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The Song of The Pasty (1917)

We give the following (from "Cornish Songs and Ditties") in view of the controversy between Lady
Mackinnon and Mr. W.H. Lane, as to whether the Cornish pasty is a blessing or a friend to the working man.

I've got a sweet'urt--isn, my dear,
A sweet'urt never nasty;
I smack my lips to find et near-
My dear lil Cornish Pasty !
There's some in love with jug and glass
Or weth a pipe the days do pass-
I awnly wont my Pasty !


Beef and taties and turmites too,
Savoury, hot, and sweet;
Pasties grand from Loveday's hand,
Fit for a king to eat.

She rowls the daw and curls the paste,
Browns the crest so keerful;
Pokes the fire but not in haste,
Kens her temper cheerful.
Coorten and cookin's worth well doin',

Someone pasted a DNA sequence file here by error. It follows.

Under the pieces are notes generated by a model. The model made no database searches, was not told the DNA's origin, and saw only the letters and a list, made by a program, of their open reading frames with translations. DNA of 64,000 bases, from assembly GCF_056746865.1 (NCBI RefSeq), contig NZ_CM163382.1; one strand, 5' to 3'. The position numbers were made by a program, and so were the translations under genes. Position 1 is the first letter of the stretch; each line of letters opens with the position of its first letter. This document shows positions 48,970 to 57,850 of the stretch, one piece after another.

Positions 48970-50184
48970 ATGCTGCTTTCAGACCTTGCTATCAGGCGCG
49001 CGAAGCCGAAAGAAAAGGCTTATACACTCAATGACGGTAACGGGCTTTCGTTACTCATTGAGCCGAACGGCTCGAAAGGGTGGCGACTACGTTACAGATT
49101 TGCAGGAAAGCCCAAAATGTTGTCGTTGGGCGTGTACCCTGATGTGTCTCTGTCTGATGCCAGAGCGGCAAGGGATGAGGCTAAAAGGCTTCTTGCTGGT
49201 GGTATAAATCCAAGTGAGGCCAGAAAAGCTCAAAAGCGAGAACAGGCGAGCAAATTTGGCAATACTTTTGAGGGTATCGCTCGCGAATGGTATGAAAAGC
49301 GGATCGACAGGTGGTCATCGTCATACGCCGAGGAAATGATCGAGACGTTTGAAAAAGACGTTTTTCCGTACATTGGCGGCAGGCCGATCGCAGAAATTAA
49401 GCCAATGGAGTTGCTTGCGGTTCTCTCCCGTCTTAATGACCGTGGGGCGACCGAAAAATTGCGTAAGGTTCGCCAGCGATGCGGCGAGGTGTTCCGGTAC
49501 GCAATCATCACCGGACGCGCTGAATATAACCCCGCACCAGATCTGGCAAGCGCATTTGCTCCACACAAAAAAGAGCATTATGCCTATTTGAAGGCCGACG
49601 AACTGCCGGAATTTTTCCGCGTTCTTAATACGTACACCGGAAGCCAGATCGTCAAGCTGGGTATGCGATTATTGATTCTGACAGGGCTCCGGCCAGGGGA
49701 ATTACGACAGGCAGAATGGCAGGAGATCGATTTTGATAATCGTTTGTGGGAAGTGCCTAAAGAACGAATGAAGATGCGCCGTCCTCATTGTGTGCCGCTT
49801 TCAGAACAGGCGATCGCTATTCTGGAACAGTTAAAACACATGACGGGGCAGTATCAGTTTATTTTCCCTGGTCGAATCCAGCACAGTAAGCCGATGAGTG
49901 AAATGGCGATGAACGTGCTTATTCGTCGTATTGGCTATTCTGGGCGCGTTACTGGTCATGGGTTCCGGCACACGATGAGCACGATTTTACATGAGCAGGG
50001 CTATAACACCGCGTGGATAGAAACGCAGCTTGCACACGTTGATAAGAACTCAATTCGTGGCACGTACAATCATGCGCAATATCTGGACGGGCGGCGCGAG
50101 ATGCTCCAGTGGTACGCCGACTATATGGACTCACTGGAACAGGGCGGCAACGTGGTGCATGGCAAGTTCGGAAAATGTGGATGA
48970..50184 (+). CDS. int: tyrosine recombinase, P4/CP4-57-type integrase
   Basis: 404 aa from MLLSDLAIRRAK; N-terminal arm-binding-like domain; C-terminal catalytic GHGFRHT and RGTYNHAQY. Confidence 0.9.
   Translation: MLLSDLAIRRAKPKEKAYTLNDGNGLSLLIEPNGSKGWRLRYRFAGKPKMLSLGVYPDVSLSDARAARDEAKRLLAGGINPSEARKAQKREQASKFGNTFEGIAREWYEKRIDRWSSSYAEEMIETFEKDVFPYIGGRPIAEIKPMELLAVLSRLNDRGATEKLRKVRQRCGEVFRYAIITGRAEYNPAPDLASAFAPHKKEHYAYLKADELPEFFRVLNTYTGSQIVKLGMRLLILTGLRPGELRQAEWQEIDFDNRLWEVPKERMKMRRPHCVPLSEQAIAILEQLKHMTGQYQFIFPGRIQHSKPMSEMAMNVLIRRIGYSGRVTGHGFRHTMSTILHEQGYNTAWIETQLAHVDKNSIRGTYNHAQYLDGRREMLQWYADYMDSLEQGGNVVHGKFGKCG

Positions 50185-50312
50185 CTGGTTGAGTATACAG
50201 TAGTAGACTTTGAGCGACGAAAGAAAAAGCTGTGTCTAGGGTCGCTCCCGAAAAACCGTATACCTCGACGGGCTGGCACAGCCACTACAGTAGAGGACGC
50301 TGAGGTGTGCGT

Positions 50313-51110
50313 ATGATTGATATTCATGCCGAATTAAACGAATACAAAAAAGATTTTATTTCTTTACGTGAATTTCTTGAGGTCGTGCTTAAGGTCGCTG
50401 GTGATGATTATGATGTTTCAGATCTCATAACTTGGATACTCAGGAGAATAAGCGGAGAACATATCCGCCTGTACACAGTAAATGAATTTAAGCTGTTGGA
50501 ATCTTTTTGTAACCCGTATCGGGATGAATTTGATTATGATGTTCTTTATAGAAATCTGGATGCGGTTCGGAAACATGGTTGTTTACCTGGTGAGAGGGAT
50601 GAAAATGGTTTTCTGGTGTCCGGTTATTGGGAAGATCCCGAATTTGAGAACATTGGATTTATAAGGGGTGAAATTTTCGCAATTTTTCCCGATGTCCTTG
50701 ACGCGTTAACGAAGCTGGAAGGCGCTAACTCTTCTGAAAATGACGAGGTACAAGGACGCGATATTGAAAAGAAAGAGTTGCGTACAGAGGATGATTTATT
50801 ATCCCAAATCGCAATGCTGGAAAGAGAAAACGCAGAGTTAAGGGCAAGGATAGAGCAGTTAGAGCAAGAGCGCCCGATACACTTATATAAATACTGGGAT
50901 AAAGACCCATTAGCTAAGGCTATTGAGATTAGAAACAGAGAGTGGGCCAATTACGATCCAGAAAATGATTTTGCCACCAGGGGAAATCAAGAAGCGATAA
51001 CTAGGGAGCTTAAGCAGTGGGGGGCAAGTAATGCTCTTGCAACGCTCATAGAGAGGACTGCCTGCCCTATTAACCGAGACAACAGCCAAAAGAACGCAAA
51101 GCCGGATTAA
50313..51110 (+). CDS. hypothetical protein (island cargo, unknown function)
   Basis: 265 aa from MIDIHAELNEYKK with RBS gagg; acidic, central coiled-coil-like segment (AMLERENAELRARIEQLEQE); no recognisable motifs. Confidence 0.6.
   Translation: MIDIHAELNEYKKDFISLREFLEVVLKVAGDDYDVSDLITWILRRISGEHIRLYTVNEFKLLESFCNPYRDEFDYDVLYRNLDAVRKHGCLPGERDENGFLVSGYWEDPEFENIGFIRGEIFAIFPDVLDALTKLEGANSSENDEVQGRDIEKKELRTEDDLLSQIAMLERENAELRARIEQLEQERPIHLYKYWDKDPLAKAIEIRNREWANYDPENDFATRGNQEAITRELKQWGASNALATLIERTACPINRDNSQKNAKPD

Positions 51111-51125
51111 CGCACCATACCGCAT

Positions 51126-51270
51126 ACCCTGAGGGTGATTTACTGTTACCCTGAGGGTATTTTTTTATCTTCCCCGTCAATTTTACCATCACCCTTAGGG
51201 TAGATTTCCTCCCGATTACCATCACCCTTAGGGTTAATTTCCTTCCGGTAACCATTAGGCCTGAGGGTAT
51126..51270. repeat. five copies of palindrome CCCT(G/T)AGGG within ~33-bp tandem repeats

Or love and pasties ed'n worth shewin',
So keep your temper cheerful !

There's pasties made ot figs and fish,
Of pilchards, licks, and cherries;
Of prickle hedgehogs-ef you wish,
Or lovely ripe blackberries.

I've knaw'd of pasties made of clome
To taich a man Home Rule at home--
But I'd ruther have blackberries.

My Loveday may not handsonme be,
Weth thurtlen eyes and freckles,
But not for gould would I swop she--
No, not for goulden shekels.
Weth truncher and weth rollin' pin
My Loveday my true love did win--
Aw ! wass the good of shekels?


For up to grass or underground
(Savoury, hot and sweet !)
Loveday's pasties I've allus found
Fit for a king to eat !

From Herbert Thomas' "Cornish Songs and Ditties."


From the Victorian newspaper Ballarat Courier 22 Aug 1917 p. 7.


australian traditional songs . . . a selection by mark gregory